Tuesday, November 25, 2014

Good Faith Decisions on Short Sales - Updates Coming 12/1/2014

Effective December 1, 2014, the Courts of the State of New York will oversee negotiations between lenders and borrowers to achieve a short sale or deed-in-lieu within foreclosure settlement conferences. The Courts are empowered to sanction parties who negotiate in bad faith.

Previously, borrowers were only allowed to attend the conferences to discuss workout options, such as loan modifications and payment plans, which would allow borrowers to keep their homes. If borrowers were denied loan modifications, their cases would be released from the settlement conference part, and they would be forced to do short sales or deeds-in-lieu on their own without court intervention or oversight. Oftentimes, these exit strategies took a very long time because many borrowers with second mortgages had difficulties settling their second mortgages or were unable to keep up with the lender’s numerous and complicated document requests. Many borrowers simply gave up and allowed their properties to go to foreclosure rather than spend thousands of dollars on legal fees for help with a short sale that was never going to be approved.

Now, with court oversight, it is anticipated that lenders will now be making quicker decisions on short sale and deed-in-lieu applications within the State of New York, and there should be fewer foreclosures overall. The court referees will set deadlines for the submission and review of short sale and deed-in-lieu applications and will ensure that the borrower is complying with the lender’s document requests and that the lender is properly reviewing the applications.

Despite this new rule, it is likely that short sales will continue to decline because the Mortgage Forgiveness Debt Relief Act of 2007 expired at the end of 2013. Under this Act, borrowers were not required to pay income tax on cancelled mortgage debt as a result of loan modifications, short sales, or deeds-in-lieu. Now that it has expired, borrowers who choose to do short sales may be hit with large tax bills after they sell their properties for less than what is owed on the mortgage. Therefore, even though the short sale and deed-in-lieu application process will be quicker with court oversight, borrowers may still choose to not move forward with these exit strategies because they cannot afford the taxes.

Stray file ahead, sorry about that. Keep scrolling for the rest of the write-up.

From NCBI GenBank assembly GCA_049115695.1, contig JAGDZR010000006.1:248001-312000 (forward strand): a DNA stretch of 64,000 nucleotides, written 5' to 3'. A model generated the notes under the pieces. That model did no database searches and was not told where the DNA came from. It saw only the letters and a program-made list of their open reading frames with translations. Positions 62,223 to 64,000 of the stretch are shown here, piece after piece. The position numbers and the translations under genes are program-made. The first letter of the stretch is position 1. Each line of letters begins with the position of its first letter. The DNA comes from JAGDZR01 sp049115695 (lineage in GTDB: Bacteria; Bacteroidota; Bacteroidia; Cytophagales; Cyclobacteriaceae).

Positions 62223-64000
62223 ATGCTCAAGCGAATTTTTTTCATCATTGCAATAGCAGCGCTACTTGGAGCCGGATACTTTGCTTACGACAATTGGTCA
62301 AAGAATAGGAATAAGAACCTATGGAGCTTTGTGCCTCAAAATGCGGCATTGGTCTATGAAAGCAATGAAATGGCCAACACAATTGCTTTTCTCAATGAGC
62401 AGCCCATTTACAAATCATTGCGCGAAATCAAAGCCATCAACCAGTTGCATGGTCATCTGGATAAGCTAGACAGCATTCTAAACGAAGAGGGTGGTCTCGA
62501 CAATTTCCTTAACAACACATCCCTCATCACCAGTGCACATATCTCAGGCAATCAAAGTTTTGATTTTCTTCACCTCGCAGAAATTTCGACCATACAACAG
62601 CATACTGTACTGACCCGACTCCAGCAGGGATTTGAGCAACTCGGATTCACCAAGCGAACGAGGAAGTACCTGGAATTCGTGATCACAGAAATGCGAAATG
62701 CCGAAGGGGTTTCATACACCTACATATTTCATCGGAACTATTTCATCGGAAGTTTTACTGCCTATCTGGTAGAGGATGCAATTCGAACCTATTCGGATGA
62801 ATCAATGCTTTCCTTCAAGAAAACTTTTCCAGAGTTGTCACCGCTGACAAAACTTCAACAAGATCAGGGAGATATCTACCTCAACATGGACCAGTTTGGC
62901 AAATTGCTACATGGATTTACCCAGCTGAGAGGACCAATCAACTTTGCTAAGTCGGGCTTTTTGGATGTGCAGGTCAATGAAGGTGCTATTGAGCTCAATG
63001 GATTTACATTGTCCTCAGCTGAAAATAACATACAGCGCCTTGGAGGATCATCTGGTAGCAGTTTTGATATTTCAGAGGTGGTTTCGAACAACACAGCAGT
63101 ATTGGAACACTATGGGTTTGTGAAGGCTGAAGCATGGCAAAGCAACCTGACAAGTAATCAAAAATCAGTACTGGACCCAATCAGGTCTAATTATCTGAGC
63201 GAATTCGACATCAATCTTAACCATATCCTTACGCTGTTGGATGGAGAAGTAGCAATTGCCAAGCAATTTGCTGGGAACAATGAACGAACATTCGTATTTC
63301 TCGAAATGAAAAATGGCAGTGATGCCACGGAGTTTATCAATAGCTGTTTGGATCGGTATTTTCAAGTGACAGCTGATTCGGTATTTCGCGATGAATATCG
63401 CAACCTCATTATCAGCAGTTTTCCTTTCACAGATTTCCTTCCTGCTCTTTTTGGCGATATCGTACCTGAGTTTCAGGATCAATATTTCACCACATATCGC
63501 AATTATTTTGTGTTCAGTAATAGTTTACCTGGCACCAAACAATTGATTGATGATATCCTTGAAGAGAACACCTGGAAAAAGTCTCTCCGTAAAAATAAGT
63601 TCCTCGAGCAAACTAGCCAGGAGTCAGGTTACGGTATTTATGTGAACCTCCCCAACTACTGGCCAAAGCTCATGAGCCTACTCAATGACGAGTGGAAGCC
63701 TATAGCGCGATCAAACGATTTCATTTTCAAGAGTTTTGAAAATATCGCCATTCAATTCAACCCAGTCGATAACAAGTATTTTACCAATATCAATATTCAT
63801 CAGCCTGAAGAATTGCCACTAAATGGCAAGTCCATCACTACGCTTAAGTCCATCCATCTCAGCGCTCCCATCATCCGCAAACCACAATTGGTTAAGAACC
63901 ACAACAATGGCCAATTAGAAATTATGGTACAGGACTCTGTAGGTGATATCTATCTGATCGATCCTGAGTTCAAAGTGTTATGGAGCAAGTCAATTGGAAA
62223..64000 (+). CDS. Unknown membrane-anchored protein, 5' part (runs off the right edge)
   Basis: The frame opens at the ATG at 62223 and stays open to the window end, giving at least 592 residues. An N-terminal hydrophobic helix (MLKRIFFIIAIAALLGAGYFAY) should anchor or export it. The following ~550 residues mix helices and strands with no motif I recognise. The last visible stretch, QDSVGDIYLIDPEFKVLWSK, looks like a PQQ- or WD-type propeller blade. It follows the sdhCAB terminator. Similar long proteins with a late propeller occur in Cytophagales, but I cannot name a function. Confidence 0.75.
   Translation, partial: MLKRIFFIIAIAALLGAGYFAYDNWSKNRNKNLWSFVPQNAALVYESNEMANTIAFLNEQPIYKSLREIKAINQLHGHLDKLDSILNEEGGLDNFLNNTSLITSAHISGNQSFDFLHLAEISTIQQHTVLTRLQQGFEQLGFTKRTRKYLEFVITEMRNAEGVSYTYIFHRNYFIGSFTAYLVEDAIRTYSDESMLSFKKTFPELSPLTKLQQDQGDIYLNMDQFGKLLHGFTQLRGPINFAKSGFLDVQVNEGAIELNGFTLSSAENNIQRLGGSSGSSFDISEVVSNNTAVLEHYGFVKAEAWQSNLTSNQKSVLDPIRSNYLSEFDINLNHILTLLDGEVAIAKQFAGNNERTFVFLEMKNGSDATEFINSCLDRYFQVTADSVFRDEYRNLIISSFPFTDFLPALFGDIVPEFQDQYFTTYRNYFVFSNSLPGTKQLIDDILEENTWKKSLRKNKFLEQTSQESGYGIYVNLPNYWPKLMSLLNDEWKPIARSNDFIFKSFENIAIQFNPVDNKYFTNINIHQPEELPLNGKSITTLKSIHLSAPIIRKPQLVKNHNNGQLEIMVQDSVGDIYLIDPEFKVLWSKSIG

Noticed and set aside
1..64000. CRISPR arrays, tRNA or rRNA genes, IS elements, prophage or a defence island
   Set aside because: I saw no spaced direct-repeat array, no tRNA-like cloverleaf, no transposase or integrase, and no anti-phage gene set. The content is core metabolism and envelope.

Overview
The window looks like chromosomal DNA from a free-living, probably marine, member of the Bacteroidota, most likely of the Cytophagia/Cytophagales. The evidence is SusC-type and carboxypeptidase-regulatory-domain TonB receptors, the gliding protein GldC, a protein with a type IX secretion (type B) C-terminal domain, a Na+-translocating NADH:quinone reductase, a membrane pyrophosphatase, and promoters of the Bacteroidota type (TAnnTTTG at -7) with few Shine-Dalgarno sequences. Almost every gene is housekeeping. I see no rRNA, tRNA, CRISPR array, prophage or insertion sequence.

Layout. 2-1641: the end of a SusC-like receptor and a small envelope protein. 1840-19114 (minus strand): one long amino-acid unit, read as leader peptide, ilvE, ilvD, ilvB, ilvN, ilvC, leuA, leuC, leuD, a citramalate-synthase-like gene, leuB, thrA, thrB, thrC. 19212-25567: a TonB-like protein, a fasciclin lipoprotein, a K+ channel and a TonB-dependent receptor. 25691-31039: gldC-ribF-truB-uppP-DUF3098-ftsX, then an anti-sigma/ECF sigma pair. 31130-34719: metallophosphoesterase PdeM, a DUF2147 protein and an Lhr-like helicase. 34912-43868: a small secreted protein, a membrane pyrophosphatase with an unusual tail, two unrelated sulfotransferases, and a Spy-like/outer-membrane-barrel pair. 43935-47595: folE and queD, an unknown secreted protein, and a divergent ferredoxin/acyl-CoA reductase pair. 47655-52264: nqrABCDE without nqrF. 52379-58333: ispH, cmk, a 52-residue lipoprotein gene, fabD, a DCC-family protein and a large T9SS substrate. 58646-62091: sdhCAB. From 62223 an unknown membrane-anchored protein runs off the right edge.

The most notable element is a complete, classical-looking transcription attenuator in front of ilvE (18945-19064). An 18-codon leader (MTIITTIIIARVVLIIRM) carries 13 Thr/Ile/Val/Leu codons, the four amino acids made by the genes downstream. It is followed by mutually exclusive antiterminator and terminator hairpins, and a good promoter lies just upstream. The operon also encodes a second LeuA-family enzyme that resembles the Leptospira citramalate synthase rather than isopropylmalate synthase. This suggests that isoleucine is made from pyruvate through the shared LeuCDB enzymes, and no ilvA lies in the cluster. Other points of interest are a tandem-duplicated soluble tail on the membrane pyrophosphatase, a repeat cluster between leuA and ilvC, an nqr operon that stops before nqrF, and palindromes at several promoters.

Lieb at Law is Hiring an Office Assistant

Entry level job opportunity:

Lieb at Law, P.C. seeks Office Assistant at the beginning of their career, looking for a foot in the door. This is a gateway opportunity for a successful legal and/or business-related career. Those that succeed in this position will have continual and exciting career opportunities. 

Responsibilities include: Scanning, Updating & Organizing Files, Data Entry, Preparation of Mail and Packages, Greeting Clients, Drafting & Editing MS Office Documents (including Word, Excel, PPT), Assisting with Office Management and Client Service, Helping with Business Operations & Development. Answering Phones, Scheduling Appointments.

Requirements: Professional, Dependable, Detail-Oriented, Friendly and Personable, Efficient, Digitally Savvy. 

Hours: Monday - Friday 9am to 5pm 

Email Cover Letter and Resume to careers@liebatlaw.com 

Monday, November 24, 2014

Fair Housing CE Requirements for NY Real Estate Agents

Every 2 years, licensed real estate brokers and salespersons in the State of New York are required to take 22.5 continuing education credits. The ONLY mandatory class requirement is at least 3 hours of instruction pertaining to fair housing and/or discrimination in the sale or rental of real property or an interest of real property, within the 2 - year period immediately preceding a renewal.

Lieb School's free CE entitled, The Fair Housing Act satisfies this requirement. This course will be held at 230 Elm in Southampton on December 10th, 2014. Enrollment is only available online through www.liebschool.com

Thanks to our sponsors, this event will be fully catered. Sponsors include Behind the Hedges, DE Capital Mortgage, and Douglas Elliman